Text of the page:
Weeknotes 296



I’ve been working on how we can use annual objectives in a more effective way to drive improvements for our team. We each have five objects and we’ve come up with themes for each to help us align them and make sure we’re all working on similar things. We’re going have monthly review sessions to keep us on track and make any changes we think we need. It’ll be interesting to see if we can turn objectives into something that is useful for the team.

Magix Teams

I bought a domain name and starting writing some notes about what use a website about magix teams could be, and when I get time I’ll get the website set up. So far, the hardest part of the ideas is the rationale for using a magix approach to organising teams but it seems like it might only be relevant for small, resource-constrained organisations (like charities).

Our systems treat us as objects

This week’s Irregular Ideas newsletter was inspired by my recent hospital experience and explores how systems can only treat people as objects with a set of attributes, which seems like it might have been a bot of what Baudrillard was talking about with the triumph of the object.


How to decide what to work on

This is an interesting look at opportunity and focus that applies well to side-projects. I’ve been struggling to focus over the past two months so I’m keen to back into working on various side-projects, and sometimes reading something like this is part of getting back on track.

Digital Enquirer

The Become A Digital Enquirer website is interesting, not just because it’s about online safety which is something I’m interested in, but because it uses online learning to get the message across and develop skills, which is an approach I’m keen on (that’s why so many of my side-projects are email courses)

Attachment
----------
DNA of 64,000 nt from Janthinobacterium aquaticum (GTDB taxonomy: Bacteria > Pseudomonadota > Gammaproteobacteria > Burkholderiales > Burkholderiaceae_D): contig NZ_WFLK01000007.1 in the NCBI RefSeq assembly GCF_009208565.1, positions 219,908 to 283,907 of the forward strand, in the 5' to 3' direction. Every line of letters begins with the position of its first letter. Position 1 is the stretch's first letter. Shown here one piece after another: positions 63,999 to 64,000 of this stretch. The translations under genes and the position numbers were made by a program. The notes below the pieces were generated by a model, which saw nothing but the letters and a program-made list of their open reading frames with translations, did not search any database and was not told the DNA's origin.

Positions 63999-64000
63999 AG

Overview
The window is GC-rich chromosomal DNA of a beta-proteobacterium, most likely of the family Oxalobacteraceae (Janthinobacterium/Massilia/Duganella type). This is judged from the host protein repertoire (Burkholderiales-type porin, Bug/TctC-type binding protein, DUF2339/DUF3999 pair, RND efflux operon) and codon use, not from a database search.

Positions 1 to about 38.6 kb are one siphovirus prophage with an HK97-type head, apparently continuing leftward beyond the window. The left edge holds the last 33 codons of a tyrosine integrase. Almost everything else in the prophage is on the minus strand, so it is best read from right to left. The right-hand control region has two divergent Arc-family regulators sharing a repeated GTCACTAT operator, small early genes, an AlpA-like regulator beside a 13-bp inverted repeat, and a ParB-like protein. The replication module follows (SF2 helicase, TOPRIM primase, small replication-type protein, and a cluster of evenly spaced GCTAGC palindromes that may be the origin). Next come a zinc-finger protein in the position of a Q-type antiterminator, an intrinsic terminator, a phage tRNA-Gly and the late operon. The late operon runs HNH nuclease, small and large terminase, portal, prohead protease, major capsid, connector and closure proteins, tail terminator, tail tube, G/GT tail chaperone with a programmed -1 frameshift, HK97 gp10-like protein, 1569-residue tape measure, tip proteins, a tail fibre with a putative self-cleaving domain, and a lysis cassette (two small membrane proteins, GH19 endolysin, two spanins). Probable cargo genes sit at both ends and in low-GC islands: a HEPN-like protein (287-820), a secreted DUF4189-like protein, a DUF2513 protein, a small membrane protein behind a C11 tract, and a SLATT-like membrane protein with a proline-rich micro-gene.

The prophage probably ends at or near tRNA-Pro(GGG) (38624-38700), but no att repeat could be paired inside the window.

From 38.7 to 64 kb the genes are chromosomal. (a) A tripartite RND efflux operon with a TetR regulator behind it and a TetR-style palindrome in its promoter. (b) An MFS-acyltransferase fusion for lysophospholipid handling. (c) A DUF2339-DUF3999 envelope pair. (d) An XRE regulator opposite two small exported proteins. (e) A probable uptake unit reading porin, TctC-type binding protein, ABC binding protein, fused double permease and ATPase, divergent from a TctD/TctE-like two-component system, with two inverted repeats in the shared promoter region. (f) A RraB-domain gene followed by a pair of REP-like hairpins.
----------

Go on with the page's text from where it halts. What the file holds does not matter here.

Goodbye Standups, Hello Wrap-Ups

Goodbye Standups, Hello Wrap-Ups looks like an interesting experiment in rethinking team alignment for asynchronous, remote work.

My reading list



Building confidence

If you want to be good racing driver you need to have lots and lots of practise laps. The more times you drive around the track the better you become, and that builds your confidence. If you only practice one section of the track, however good you become at the section you’ll never become good at the whole track track. And if you only practice that section a few times a year you don’t get enough reps in to hone your skills you’ll have less confidence. Teams feeling confident in their problem solving ability only comes from getting the reps in.

No frameworks

An anti-framework position has been showing up in some of my thinking recently, from how to become more agile at work to thinking about how frameworks reduce creative problem solving.

Ideas in progress

I’ve had a few attempts at trying to create a more cohesive collection of my ideas, and I’ve been thinking about updating the home page on my website as a starting point, so it’s on my to do list for next week.